Frenzied negotiations in Geneva on the future of Iran’s nuclear programme have come to nothing despite early hopes for progress. Fingers are pointing at France for the failure of the talks but that may not be entirely fair, writes Dr Siavush Randjbar-Daemi.
The Geneva meeting began as a preplanned, routine get together for senior diplomats from the 5+1 group, the EU’s foreign policy chief Catherine Ashton and the Iranian delegation led by foreign minister Javad Zarif. But it soon turned into a high-profile and frenetic bout of quick-shot diplomacy.
John Kerry made a sudden detour from his trip to the Middle East to attend the talks, so everyone except China was represented. Foreign ministers huddled in the quaint rooms of the Intercontinental Hotel, a key thoroughfare of high-profile diplomacy in Geneva, to hammer out the first deal in a decade concerning the Iranian nuclear programme. The rapid, unscripted arrival of these ministers suggested that there was finally light at the end of the long tunnel in which the Iranian nuclear dossier had languished since 2005.
A weary-eyed Ashton and Zarif emerged at 1am on Saturday, to confirm to journalists what Laurent Fabius, the French foreign minister, had leaked almost as soon as the doors of the negotiating room had opened: there was no deal on the night, but the sides were close.
In the days that followed, observers of all stripes, including many elements of the Iranian political system, united in condemning the attitude of the French government at the talks. Many saw the country’s stance as the factor which stymied progress towards a deal, particularly given Fabius’s decision to hold firm on concerns surrounding the Arak heavy water reactor.
Iran intends to finish construction on the reactor by next year and will then have access to a by-product, plutonium, which is one of the ingredients needed for a nuclear weapon. In what appears to be outright opposition to the construction, Fabius is aligning his government with Israel and the Arab monarchies of the Persian Gulf, which have long been nervous of the Iranian nuclear programme.
Hundreds of Iranians instantly took to Fabius’s Facebook page to express their anger over his perceived role in the failure to reach a deal in Geneva. Although not by design, he had succeeded in uniting the politicians and public of Iran against a common enemy – the French government. Two consequences of this were a much-needed boost for Zarif, who has been under considerable pressure at home, and a surprising exoneration for the US, which so often gets blamed for bad relations with Iran.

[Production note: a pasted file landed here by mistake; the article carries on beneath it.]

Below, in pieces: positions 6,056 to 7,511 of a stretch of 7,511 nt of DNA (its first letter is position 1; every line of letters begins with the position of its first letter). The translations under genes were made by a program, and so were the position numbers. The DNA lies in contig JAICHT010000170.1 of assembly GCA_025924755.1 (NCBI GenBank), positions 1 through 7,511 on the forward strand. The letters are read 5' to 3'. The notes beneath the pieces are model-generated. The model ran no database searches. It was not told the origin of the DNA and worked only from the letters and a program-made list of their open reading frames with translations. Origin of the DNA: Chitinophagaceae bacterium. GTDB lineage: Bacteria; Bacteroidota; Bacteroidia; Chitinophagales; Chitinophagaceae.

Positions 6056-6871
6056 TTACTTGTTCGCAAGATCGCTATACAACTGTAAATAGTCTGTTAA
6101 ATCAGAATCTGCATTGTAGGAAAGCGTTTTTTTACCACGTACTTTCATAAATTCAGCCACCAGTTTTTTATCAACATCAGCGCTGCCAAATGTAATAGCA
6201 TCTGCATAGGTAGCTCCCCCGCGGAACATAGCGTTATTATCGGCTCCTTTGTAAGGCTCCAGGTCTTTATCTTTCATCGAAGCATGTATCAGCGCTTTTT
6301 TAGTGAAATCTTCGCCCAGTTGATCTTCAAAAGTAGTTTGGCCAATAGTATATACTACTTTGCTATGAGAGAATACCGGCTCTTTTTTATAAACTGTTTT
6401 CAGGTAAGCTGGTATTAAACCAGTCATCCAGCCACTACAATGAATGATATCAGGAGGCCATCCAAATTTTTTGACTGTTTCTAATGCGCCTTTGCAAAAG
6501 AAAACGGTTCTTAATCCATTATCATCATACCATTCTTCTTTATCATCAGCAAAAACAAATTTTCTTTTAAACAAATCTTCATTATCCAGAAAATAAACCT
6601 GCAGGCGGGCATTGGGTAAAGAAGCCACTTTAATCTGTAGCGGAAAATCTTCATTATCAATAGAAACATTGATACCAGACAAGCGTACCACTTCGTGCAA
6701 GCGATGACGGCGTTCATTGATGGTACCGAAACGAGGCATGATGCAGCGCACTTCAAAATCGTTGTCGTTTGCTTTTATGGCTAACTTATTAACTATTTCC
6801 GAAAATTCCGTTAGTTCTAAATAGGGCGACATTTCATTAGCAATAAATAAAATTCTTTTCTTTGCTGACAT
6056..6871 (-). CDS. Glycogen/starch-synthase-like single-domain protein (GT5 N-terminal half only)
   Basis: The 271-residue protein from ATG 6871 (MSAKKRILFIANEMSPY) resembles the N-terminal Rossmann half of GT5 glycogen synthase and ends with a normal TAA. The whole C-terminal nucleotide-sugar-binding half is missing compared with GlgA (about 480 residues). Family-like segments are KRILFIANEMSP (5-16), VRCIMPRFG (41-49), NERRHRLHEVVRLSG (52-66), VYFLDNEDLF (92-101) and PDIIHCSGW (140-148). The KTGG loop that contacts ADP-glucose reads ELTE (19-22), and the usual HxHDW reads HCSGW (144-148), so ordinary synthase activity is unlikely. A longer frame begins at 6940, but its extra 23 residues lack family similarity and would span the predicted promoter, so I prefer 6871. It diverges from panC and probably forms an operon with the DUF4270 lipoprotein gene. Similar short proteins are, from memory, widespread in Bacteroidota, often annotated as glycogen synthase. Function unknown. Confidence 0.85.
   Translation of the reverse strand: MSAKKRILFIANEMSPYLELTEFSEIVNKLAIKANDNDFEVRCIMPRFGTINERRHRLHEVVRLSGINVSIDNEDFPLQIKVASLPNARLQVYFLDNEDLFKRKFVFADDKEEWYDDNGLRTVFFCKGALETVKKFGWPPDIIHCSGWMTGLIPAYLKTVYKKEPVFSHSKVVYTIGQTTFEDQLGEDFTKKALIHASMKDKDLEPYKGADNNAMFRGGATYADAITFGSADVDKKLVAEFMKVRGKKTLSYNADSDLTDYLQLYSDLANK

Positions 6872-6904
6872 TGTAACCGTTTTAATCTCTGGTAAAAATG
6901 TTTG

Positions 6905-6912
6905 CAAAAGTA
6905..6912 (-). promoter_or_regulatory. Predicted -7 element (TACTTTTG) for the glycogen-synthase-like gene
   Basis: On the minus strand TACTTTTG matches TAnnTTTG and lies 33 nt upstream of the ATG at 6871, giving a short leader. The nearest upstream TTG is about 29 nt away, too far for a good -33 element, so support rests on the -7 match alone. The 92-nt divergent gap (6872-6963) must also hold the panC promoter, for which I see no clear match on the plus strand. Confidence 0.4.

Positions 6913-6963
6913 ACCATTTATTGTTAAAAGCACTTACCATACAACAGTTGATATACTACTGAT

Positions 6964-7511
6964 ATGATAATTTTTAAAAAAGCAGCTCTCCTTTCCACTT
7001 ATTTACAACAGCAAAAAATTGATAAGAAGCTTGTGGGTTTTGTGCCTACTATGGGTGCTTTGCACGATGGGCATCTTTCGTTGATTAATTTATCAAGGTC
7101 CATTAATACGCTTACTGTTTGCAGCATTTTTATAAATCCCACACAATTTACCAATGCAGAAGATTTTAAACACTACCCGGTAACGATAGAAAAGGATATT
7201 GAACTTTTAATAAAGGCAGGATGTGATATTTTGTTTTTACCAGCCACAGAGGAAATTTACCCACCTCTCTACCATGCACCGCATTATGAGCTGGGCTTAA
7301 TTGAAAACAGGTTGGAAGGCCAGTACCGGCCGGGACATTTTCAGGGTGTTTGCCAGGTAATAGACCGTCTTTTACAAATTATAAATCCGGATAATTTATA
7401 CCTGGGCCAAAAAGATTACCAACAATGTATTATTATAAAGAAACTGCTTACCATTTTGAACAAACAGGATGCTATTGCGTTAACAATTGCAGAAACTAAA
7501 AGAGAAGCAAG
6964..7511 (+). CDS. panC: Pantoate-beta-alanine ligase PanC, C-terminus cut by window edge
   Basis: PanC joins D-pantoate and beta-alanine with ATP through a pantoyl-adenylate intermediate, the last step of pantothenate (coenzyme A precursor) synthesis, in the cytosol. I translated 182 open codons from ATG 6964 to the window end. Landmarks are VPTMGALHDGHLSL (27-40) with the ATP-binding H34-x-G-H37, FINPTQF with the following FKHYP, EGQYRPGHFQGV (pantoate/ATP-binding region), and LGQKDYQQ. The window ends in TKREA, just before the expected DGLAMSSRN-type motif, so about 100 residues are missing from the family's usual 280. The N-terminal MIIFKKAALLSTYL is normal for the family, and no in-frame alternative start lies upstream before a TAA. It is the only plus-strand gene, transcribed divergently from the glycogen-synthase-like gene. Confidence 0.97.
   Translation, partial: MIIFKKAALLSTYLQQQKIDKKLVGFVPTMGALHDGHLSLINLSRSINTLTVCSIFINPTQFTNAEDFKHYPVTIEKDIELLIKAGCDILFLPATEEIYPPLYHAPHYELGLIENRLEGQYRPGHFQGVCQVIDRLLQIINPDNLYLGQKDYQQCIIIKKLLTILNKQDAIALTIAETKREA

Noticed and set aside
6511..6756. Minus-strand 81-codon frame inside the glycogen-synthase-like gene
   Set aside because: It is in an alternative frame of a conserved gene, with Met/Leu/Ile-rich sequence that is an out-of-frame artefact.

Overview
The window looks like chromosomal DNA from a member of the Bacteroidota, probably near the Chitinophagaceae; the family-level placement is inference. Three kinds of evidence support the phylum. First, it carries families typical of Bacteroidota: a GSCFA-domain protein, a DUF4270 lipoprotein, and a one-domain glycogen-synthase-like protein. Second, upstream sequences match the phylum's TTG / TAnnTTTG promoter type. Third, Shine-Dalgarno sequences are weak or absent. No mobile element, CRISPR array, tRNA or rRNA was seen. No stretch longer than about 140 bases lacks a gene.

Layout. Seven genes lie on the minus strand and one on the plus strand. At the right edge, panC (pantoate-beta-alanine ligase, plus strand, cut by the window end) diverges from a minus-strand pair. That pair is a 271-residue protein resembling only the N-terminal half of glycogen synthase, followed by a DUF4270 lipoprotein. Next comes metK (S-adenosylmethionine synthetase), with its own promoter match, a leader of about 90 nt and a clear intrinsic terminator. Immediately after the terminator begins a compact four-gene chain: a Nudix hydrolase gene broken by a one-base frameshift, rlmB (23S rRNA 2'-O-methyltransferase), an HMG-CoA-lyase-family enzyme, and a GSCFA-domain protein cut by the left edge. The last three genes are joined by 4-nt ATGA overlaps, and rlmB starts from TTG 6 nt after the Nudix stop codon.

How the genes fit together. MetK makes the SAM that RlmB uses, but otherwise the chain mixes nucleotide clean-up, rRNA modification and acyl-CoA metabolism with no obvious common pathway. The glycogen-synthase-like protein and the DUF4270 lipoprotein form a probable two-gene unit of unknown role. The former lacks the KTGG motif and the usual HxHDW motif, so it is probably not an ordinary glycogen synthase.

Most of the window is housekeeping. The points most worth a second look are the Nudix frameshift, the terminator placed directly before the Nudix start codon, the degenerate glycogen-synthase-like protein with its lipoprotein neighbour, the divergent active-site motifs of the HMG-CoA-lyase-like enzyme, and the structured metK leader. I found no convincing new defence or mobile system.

In addition to angering Iranians, the French government is likely to face pressure from big business over its position. Peugeot and Renault are still smarting after being forced to drop from lucrative partnerships with Iranian automakers and Total sent a high-ranking official to Tehran a few weeks ago. This was to open preliminary talks in the hope that the EU’s ban on the Iranian petroleum industry will soon be rescinded.
Although France evidently played a part in the failure of the Geneva talks, it is perhaps unfair to turn it into the scapegoat. The words of John Kerry in Abu Dhabi yesterday should also be a worry for proponents of a 5+1 deal. The US secretary of state spoke of the “unity” of the group of nations as the talks entered their final phase on Saturday and of Iran “not accepting” the 5+1’s proposals.
Kerry was probably referring to the unsolved matter of the extent to which Iran will be allowed, under the terms of the deal in preparation, to continue enriching uranium. The 5+1 has yet to formally detach itself from the mantra that has governed its attitude for the past eight years – the need for Iran to wholly suspend its enrichment of uranium during the first phase of talks. While the Islamic republic appears willing to set aside its production of 20%-enriched uranium, it also seems adamant that it will proceed with the production of 3.5% low-enriched uranium.
Zarif and president Hassan Rouhani’s insistence on the respect of Iran’s “nuclear red lines”, the most prominent of which is the continued production of enriched uranium, are yet another obstacle to be tackled. Also lacking in the IAEA-Iran accord is any mention of contested military sites, such as Parchin, to which the agency has long sought access.
Despite all this, it’s not necessarily downhill from here. All sides have talked about major progress being made and Yukiya Amano, the IAEA chief, has finally visited Tehran and signed an agreement on “managed access” to the Arak plant.
It appears that the French government, isolated within the 5+1 and under pressure by its major national corporations, can at best delay the tentative deal which has been prepared by the other parties.
And finally, the unprecedented body language emerging from the Geneva sessions and the dozen hours in which Kerry and Zarif conversed – far more than than any government encounter between Iran and the USA in the past three decades – were important. They suggest that last weekend’s events were ultimately a step forward towards that elusive and very preliminary initial deal on the Iranian nuclear programme.
- This post originally appeared on The Conversation.